PRIMATESTA: It was a rapid conclave. But if you ask me how many times we voted, I don’t remember. However, I believe that the person of Luciani proposed itself. Once one enters the mentality of the conclave, it was immediately clear to many that the papacy should go to him. It was a spontaneous coming together. There was no need of particular assessments or compromises on his name. His recognized value was all in his personality. I think it was really the hand of God that put this person before us for so brief a time. Maybe in that way God wanted to show us the way.
Which way?
PRIMATESTA: That of simplicity and closeness to the people. Going on along the line that was introduced with more force by Pope Roncalli. From what we saw, in the short time that he was given, Pope Luciani was very near to the good humoredness of John XXIII. A pastor faithful to the faith handed on by the apostles and precisely for that reason open and full of pastoral comprehension of the questions and problems of his contemporaries.
Paul VI and Cardinal Albino Luciani celebrating mass during the consistory 
of March 1973

Paul VI and Cardinal Albino Luciani celebrating mass during the consistory of March 1973

Do you have any particular memory of that day?
PRIMATESTA: I have a very special one. The very evening of his election, maybe after dinner, I took the elevator with him and other cardinals. We others were headed for the third floor, while Pope Luciani got off at the second. There and then it didn’t seem to me a nice thing that the newly elected Pope should go off all on his own. So the urge came to me to accompany him, out of reverence. Before the doors of the elevator closed I jumped out as well. And so, walking slowly along the corridors, we chatted for at least a quarter of an hour.
What did he talk about?
PRIMATESTA: He talked simply, like an ordinary priest. He asked me about Argentina and spoke to me of some of his relatives who had emigrated there and lived in the city of Rosario.
How did the new Pontiff seem to you in that conversation?
PRIMATESTA: I’m always stunned, when I think back, by the simple naturalness of that meeting. The man who had been Pope for a couple of hours, it was easy to imagine the agitation, the emotion. Yet in him there was no trace of that subtle stiffening with worry or that exaggeration that usually comes over people who’ve just been given an important post. He was there, as if it was nothing, speaking to me with all the simplicity in the world, of commonplace and familiar things, such as of his relatives who emigrated far away.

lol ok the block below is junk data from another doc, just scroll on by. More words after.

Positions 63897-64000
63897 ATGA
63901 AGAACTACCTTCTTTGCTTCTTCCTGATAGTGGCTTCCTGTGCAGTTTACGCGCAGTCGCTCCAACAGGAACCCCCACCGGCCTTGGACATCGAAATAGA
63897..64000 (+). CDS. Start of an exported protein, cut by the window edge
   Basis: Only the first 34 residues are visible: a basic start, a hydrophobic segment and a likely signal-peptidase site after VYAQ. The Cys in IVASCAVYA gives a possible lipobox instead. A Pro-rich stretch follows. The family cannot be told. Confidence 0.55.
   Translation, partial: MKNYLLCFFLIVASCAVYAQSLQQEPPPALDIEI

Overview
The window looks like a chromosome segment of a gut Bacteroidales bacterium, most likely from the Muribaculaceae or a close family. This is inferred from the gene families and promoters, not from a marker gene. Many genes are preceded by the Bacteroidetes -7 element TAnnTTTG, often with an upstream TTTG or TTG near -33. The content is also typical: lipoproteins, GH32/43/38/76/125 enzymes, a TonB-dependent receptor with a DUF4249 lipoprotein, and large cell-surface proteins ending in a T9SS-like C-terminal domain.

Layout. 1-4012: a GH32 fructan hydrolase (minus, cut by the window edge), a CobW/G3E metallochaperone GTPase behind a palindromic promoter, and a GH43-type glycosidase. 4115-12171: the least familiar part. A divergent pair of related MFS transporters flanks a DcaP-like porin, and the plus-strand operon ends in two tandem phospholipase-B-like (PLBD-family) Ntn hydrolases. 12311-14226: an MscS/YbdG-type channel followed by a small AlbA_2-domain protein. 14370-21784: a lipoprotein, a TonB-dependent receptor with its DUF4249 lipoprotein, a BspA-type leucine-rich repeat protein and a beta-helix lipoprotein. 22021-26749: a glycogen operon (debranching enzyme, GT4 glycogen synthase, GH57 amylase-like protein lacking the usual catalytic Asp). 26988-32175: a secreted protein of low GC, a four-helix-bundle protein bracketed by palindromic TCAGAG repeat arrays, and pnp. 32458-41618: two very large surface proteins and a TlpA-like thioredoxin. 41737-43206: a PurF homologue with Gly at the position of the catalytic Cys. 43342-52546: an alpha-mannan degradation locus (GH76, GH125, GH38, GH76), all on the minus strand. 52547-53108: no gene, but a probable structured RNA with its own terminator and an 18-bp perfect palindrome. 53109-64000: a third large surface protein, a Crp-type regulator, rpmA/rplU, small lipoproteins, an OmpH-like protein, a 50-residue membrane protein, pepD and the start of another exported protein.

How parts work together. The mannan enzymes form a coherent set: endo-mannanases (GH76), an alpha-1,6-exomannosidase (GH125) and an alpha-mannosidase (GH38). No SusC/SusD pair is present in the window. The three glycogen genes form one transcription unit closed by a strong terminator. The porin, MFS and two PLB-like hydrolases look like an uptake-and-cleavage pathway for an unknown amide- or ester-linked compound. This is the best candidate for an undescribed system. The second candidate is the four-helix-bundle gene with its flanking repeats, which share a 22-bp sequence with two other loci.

An impression that doesn’t match that of a Pope Luciani lost, embarrassed.
PRIMATESTA: The figure of Luciani was that of a saintly bishop, not of a naïve man. A man strong in the faith. Simple, close to simple people, but with confidence in faith and action.
Yet some people see in his death proof that he was a simpleton, crushed even physically under the burden of the role he’d been given.
PRIMATESTA: No, no. Pope Luciani well knew what he had to do. But God only allowed us a glimpse of him, as if to give us a blast of light.
How did you learn about his death?
PRIMATESTA: When they told me, it was gone midnight in my country. My reaction was like that of so many others. Incredulity in the face of a thing that seemed impossible, or an ugly joke. It was a hard blow; for me and for everybody. Something that gave a lot to think about. I returned to Rome in a tearing hurry and took part in the Pope’s funeral service.
And then came the second conclave of 1978.
PRIMATESTA: Wojtyla was best known for his work in the Secretariat of the Synod, for his speeches and work in the Synod sessions. I already knew him personally from the time of the Council because during their stay in Rome the Argentine and Polish bishops had had meetings together in Via delle Botteghe Oscure, at the Poles’ church. I remember that once, during the preparatory meetings for a synod, we had to go to the Vatican for an audience. I was going to take the bus, but he gave me a lift as far the courtyard of San Damaso, after a stop-off at his friend Monsignor Andrzej Maria Deskur.
As you see it, what led to the choice of Wojtyla after so many centuries of Italian popes?
PRIMATESTA: The issue of whether the pope should be Italian or from some other country didn’t come up much. It had to be a pope who would respond to the needs and problems of the Church, after Paul VI and the Council. Wojtyla came from a far Country, but nobody could underestimate his personality, known by many above all for his intense participation in the synods. Concern was with the exigencies of the presence of the Church in the world, of its role at a time when the world order was about to go through great changes.